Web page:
The holidays are a great time to foster the internal camaraderie and team spirit within your staff. One of the best ways to do this is by making your employees feel valued. There are many different ways to do this. If you’re not sure where to start, here are a few ideas to get the ball rolling.
Start with the Right Questions
Before we discuss specific ideas, it’s important to start by asking the right questions. A few of the most important include:
– What is your budget? Do you have a certain amount of time, money, or other resources that you can commit?
– What are your employee’s shared interests? Make sure not to hone in on what would make one or two members of your staff happy at the expense of the interests of others.
– Are you working in person or remotely? The current state of your office post-pandemic (remote, hybrid, or in-person) can have a big impact on how you show your employee appreciation.
Alright, once you’ve set some parameters, review the list of ideas below for some employee-focused holiday fun. And before you assume that these are boilerplate recommendations, think again. Sure, they revolve around common themes such as gifts and gestures, but each one focuses on a different creative or practical element that is ideal for the post-pandemic work environment. Oh, and don’t feel like you have to follow each option to the letter, either. Instead, use them as jumping-off points. Tailor them to your particular situation.
Okay, ready? Let’s do this!
1. Brew Up a Classic
If you’re after a gift option and want to keep it simple, you can’t go wrong with coffee. A bag of coffee beans has near-universal appeal.
If you’re a smaller operation, you can even address each employee’s selection individually. If certain individuals don’t drink coffee, feel free to tailor the gift. Opt for tea or hot chocolate for the coffee-averse.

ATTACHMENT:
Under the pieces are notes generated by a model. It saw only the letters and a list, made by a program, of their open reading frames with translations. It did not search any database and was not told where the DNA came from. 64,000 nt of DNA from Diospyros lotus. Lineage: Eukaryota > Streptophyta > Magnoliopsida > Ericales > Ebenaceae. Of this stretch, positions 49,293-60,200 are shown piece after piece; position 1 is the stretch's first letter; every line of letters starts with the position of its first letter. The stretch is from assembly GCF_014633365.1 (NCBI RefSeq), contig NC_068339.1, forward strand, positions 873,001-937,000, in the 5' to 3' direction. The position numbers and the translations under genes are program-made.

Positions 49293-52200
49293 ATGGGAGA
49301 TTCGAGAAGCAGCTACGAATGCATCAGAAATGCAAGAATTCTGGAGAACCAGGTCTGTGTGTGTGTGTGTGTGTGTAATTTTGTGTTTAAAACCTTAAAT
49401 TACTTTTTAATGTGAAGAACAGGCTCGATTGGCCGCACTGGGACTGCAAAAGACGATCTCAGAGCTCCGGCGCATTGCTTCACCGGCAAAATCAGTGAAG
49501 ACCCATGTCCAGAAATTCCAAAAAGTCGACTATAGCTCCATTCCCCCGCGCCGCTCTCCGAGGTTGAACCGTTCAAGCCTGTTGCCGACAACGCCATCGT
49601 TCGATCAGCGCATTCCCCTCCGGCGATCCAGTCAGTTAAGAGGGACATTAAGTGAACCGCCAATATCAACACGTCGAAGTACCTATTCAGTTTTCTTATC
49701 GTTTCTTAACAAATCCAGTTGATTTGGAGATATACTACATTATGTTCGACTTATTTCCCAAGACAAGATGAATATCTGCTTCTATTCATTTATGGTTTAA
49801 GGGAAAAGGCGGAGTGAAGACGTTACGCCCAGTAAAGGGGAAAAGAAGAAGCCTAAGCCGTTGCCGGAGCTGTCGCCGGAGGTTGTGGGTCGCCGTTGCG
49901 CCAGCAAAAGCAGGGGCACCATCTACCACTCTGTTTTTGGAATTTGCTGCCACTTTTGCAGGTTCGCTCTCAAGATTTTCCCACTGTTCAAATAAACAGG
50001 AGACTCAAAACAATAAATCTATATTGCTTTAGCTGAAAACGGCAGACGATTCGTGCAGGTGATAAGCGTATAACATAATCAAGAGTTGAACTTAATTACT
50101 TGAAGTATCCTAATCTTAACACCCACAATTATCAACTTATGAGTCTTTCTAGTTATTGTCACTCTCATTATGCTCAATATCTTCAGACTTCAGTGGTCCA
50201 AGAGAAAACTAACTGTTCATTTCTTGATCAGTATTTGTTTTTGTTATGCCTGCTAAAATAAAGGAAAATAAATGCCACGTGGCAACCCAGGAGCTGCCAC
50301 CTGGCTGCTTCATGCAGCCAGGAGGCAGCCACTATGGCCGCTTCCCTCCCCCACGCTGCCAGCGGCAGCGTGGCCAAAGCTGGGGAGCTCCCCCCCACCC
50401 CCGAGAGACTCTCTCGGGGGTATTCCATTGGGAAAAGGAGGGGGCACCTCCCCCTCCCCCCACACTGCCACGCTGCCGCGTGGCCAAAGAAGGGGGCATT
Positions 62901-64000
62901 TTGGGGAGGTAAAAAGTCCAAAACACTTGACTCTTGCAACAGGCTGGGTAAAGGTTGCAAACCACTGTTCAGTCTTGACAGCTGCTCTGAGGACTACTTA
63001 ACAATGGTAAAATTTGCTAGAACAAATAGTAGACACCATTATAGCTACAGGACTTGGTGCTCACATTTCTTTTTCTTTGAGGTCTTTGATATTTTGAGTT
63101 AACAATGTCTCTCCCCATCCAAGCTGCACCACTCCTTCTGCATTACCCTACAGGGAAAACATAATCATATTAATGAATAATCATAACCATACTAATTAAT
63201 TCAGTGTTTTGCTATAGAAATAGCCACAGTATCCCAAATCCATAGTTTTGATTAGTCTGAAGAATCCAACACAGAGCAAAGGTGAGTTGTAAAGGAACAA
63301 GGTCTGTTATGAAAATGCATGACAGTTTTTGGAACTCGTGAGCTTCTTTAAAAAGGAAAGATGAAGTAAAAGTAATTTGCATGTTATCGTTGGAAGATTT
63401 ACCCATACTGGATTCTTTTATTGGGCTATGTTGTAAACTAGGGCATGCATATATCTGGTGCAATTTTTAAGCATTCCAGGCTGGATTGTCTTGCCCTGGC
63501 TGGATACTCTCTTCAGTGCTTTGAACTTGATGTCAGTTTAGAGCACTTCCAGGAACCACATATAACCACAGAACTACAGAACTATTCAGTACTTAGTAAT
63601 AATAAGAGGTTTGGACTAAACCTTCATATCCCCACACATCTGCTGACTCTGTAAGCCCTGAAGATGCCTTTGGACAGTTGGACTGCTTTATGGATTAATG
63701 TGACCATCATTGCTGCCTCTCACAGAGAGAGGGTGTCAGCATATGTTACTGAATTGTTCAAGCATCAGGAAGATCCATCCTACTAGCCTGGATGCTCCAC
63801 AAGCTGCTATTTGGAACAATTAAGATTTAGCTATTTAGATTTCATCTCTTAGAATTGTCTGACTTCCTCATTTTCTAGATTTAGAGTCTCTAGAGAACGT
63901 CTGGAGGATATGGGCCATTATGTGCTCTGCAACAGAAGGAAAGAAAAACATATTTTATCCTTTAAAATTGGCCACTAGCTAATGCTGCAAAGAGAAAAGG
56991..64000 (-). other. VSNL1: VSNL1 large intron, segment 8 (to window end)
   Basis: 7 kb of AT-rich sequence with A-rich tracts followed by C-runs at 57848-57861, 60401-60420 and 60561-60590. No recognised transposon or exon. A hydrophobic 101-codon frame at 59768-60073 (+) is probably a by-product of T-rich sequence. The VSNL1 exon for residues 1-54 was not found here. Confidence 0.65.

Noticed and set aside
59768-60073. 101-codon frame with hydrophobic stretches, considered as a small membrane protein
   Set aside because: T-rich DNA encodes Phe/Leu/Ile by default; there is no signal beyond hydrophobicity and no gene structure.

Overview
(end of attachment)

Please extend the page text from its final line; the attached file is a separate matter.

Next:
Coffee is also a good gift that adapts to the current times, as well. If you’re back in the office having in-person workdays, you can give your employees a bag of high-quality coffee right at their desks.
However, if you find that your teamis working remotely from different areas, you can adjust. Look for a good coffee subscription to send your employees. You can even pick one that is adjustable so that your employees can choose their own preferences.
2. Get Something Silky
The next item on this list is great for any boss or team leader looking to find an out-of-the-box idea. Something silky is a great gift option for a few different reasons:
– Silk is a diverse material that is used in everything from pillowcases and pajamas to scarfs and even eye masks.
– There are many benefits of silk, such as helping with anti-aging or skin hydration. This gives it the appeal of a thoughtful gift.
– Silk adds a certain luxurious aspect to any gift. If you give your employees a silk-themed gift, it can add a certain sense of finesse to a normal gift item.
Silk may not be the first thing that comes to mind when it comes to classic gifts. However, its trending appeal, many benefits, and variety of uses make it a unique way to show your employees that you care.
3. Give Some Time